DEAR ABBY: I have 10-year-old twin boys. "Frank" is popular with the boys in his class, while "Jake" has only one close friend, "Tommy." When Frank is invited to parties, sleepovers, movies, swimming and play dates, Jake is left out and never invited. Tommy is a great kid, but comes from a family that isn't very social. We invite Tommy to our home, but Jake isn't invited back.
I feel terrible when I see how sad Jake is when his brother is constantly going off to do fun things and he's left at home. We try to keep Jake busy with enjoyable activities when this happens, but it's not the same.
While Frank has a right to have his own friends, sometimes I feel I should say something to the parents about how much their leaving Jake out is hurting his feelings and self-confidence. -- HEARTBROKEN MOM IN MISSOURI
DEAR HEARTBROKEN MOM: I don't recommend saying anything to the parents of Frank's friends because it could backfire. Boys that age pick their own friends, and if Jake was forced on them, no one would be happy about it -- including Jake. Instead, continue inviting Tommy over and explore activities outside of school where Jake can shine in his own right. That will do more for his self-confidence than tagging along with his brother where he really isn't wanted.
DEAR ABBY: My son "Marshall" is 36. He's handsome, has a great job, is a wonderful son and would be a tremendous "catch." The problem is Marshall has no interest in marriage or even dating. He was in a relationship six or seven years ago that ended badly. Since then, he has decided he doesn't want any woman getting close to him. He hasn't been on a date since.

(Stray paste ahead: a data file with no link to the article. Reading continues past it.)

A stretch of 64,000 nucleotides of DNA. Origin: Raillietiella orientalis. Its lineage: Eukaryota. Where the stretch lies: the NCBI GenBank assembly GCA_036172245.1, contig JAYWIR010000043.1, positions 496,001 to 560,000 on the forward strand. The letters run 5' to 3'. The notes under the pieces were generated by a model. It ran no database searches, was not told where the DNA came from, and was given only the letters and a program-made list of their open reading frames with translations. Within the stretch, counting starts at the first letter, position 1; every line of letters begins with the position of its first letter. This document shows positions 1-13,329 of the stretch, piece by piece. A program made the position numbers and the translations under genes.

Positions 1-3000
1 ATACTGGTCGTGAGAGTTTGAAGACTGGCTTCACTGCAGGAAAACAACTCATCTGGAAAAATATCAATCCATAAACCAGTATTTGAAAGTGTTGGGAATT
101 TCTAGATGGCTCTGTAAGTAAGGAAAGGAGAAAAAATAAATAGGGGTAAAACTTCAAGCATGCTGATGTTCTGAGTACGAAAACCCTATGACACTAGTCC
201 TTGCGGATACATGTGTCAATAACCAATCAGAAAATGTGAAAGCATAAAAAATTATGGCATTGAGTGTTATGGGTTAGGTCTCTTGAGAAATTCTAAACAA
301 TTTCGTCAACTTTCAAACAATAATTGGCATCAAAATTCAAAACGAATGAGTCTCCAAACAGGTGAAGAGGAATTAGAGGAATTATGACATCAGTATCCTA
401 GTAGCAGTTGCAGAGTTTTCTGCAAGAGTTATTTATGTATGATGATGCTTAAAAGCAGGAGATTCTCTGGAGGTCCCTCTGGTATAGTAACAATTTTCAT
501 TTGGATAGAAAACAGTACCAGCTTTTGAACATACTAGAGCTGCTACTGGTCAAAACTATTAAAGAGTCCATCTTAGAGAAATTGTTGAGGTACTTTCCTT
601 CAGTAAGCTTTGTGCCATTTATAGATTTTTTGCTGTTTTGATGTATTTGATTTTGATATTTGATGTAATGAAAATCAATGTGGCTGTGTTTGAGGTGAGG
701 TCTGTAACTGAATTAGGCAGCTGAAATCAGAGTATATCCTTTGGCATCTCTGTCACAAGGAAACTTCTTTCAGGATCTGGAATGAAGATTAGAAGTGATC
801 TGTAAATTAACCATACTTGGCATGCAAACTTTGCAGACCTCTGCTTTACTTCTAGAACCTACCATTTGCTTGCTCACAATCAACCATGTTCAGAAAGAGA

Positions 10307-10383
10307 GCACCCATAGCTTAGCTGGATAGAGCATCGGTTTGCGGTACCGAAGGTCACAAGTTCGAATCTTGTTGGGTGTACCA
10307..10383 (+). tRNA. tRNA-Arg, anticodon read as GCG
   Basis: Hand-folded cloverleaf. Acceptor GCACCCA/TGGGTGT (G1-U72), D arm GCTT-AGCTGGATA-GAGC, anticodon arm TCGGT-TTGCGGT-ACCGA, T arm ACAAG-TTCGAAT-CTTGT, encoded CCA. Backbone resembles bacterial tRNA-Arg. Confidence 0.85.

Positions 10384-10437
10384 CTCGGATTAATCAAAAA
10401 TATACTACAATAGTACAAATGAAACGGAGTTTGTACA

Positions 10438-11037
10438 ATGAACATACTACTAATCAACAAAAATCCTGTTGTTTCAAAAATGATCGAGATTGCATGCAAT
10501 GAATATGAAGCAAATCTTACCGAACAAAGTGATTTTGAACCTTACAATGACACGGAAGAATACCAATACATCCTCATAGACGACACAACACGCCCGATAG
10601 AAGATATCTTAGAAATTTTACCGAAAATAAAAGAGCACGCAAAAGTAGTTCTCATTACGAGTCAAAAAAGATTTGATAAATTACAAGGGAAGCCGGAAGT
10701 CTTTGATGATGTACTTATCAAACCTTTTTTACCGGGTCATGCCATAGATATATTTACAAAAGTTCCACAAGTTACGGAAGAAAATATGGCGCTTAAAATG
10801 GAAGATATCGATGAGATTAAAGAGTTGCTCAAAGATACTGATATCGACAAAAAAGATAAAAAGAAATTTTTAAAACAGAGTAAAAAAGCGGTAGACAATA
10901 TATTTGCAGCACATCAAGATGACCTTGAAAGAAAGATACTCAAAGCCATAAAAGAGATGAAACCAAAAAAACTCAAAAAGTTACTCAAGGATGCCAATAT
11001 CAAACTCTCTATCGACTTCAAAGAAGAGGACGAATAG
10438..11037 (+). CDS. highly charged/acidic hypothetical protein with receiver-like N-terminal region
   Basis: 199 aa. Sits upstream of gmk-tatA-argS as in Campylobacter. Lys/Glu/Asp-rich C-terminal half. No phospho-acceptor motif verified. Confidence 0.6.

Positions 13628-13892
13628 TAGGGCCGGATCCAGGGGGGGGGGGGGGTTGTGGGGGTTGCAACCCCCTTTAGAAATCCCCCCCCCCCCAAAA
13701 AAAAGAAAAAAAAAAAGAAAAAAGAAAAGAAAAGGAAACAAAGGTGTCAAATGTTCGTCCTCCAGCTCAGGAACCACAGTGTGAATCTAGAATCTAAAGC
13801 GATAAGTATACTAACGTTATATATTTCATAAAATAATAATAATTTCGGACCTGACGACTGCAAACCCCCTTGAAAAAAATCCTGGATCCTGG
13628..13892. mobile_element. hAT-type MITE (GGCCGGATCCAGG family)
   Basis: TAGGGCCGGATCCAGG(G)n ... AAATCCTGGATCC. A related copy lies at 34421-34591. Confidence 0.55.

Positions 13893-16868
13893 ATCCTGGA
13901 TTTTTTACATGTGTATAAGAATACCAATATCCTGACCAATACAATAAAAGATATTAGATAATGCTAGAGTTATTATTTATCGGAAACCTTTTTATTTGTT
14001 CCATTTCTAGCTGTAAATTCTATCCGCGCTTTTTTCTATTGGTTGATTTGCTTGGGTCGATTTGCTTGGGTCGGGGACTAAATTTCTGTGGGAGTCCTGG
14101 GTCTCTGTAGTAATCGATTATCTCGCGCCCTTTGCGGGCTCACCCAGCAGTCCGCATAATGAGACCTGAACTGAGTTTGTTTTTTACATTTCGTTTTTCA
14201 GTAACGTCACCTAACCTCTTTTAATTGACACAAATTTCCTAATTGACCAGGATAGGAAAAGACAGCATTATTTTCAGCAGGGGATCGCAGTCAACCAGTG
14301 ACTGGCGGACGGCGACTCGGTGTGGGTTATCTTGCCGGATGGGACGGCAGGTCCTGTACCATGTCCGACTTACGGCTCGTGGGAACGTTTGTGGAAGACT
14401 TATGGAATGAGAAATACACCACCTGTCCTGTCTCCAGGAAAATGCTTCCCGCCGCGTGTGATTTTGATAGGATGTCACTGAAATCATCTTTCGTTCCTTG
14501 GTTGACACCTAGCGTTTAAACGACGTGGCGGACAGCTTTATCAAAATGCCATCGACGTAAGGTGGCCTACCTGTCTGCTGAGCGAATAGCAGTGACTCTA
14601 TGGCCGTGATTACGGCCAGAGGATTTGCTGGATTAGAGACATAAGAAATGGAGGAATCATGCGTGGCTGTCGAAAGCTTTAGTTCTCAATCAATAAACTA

Marshall spends his time hunting, fishing and playing/watching sports with his single and divorced friends. It doesn't help that the divorced friends tell him he's doing the right thing by staying single, and how they wish they had done the same thing.
Every time I raise the subject, he tells me he's happy with his life and doesn't want to change. How do I get through to him? My husband says we should let him do what he wants because it's his life. But I have trouble accepting that my son wants to stay single the rest of his life. Help! -- PROTECTIVE MOM IN OHIO
DEAR MOM: That's understandable. You come from a generation in which marriage was the norm. However, in the decades since you were married there has been a slow (but steady) erosion in the percentage of Americans who think marriage is important.
Your son may have much to offer, but if he isn't interested in closeness, intimacy and partnership, he probably wouldn't be very good at it. So trust him, love him, and don't push him. Marriage, when it's a good one, is wonderful. But it is no longer a must, and more and more people are concluding it isn't for everyone.
DEAR ABBY: You often refer your readers who are troubled to doctors and clergy. Another reference to consider is the Human Resource professionals at their workplace. We offer a variety of programs to assist our employees with financial and family issues. We want healthy and happy employees. -- HELPING HANDS IN CORTE MADERA, CALIF.
DEAR HELPING: With mental health services stressed to the max because of cutbacks, this is certainly a worthwhile option. Thank you for the suggestion.
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